A good leader not only communicates well with his or her team, but also promotes good communication within the team itself. The individuals who make up the group usually have a variance of skill sets, experience, as well as shared common problems and solutions. Promoting good open communication will help you get the most from your team, by helping them learn not only from you, but also from each other.
It’s important as the leader, to ensure your team are well communicated to covering topics such as the wider business performance/projects, the team performance and their own individual performance. I have found creating a culture that ensures people are comfortable to open up to you with requests for support, frustrations and anything impacting their personal or work life, creates a stronger team. It is essential for the leader that when they do this, you must listen and support/respond accordingly.
Use of Time
Time is precious in all our lives. I am a believer that a salespersons’ job is to sell and as such, their entire job should be structured to maximise the amount of time they have to carry out their primary remit. Careful consideration needs to be given to travel, reporting, events and meetings. All of which can take up considerable time out of a salespersons’ day where they aren’t actually selling.
Travel – Does the individual need to be at the meeting in person? Can they hold that meeting on the same day as meeting x? Can they use a train to reduce carbon footprint as well as give space to work? Do I need an overnight to maximise my day? These are considerations to think about for both individuals and leaders.
Reporting – Is key for any business. I am by no means suggesting this is forgotten about, but I believe you should only report on the information that matters and will be used – don’t report for the sake of reporting. I have always tried to centralise reports where possible with admin and subsequently have them issued to the team. I then use my face to face time with my team to understand the insights, detail and key points. This can save valuable time, freeing up a salesperson to sell rather than to report.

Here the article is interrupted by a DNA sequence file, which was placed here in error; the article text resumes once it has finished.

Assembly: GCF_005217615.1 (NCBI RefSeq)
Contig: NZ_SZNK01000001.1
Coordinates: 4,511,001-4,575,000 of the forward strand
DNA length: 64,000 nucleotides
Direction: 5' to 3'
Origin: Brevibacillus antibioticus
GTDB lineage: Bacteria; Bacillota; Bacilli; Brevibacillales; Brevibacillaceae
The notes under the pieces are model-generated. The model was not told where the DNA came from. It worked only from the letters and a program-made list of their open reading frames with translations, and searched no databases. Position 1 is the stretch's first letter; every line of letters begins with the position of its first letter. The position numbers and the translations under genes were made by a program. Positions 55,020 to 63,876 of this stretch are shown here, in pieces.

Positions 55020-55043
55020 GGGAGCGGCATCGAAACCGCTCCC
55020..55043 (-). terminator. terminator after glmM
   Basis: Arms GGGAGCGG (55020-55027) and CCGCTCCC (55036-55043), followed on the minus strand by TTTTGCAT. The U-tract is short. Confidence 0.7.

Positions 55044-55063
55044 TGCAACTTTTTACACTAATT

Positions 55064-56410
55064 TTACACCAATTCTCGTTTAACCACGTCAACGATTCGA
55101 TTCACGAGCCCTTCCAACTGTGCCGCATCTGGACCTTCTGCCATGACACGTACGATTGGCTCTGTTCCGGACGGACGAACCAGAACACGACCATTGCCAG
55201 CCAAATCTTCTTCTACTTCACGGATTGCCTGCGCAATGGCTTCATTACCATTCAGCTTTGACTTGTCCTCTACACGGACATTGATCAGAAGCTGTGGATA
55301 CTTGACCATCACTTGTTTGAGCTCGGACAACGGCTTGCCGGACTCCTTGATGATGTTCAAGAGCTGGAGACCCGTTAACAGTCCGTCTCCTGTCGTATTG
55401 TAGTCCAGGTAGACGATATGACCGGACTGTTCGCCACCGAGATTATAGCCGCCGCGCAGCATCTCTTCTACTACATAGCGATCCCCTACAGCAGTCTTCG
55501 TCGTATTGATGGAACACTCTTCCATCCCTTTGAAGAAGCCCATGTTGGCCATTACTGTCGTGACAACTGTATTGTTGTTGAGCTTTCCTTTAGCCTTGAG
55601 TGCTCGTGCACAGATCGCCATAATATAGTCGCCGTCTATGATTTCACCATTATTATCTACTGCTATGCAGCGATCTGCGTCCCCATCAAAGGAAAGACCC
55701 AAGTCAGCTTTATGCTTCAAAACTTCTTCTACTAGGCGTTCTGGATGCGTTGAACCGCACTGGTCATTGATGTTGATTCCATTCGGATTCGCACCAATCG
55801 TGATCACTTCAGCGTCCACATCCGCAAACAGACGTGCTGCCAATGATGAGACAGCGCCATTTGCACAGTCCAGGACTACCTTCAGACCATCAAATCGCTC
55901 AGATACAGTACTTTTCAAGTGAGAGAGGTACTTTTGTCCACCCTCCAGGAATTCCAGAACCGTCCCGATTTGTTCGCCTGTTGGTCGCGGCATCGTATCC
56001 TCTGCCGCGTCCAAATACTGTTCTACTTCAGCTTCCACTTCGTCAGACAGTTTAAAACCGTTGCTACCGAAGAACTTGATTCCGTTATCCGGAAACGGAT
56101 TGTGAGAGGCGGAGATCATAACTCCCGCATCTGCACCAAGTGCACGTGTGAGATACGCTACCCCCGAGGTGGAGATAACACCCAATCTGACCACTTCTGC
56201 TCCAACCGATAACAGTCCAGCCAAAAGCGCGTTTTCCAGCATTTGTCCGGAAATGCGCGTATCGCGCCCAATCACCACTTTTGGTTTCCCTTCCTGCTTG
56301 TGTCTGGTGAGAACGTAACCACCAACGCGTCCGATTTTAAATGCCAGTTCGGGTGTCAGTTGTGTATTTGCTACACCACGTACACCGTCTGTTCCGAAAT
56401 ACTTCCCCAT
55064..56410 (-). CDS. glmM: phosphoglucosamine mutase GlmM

I have found that if you communicate well, you will understand what your team are doing, rather than ask for report after report about their productivity. I talked about trust earlier and of course understanding productivity is essential, but I find the balance of reporting with trust gives much better results vs focusing purely on a report for every detail. i.e. think to yourself, do I need a report that shows someone in my team made 60 phone calls today and sent 50 emails that documents every voicemail, message, and conversation? Or am I better hearing about the 10 big wins with an appreciation of the work that went behind it due to the trust factor? I for one would much rather 20 big wins in 2 days than 10 big wins and a great detailed report over the same period.
Events & Meetings – All salespeople love face to face meetings and the thrill of closing a deal in front of the client. I am no different, but the time allocated to meetings needs consideration.
The first question one should ask themselves, is there any benefit/objective for me or the client in my presence? If the answer is no, then why are you going? Don’t tag along or allow your people to tag onto meetings that have no relevance. This is dead time that should be used to… yes, sell!!!
You need to also consider can this be done via video call? Meetings can take hours out of our day with travel and again, killing valuable time we should be using to sell. Of course, face to face meetings are important but consider the requirement.
Another consideration are networking events. The question to ask yourself is, what’s the reason I am going? To network shouldn’t be an acceptable answer. I’ve seen salespeople go to an event with no objective, goal or any idea who will be there. Ensure they have done their research and what their objective for going is. I want to meet x or I want to hear x speak to further my knowledge in this area.
In summary, a good leader maximises the time their sales team has to sell by minimising wasted time and promoting efficient use of resources.
Lee Hamill, Bell Group Sales Director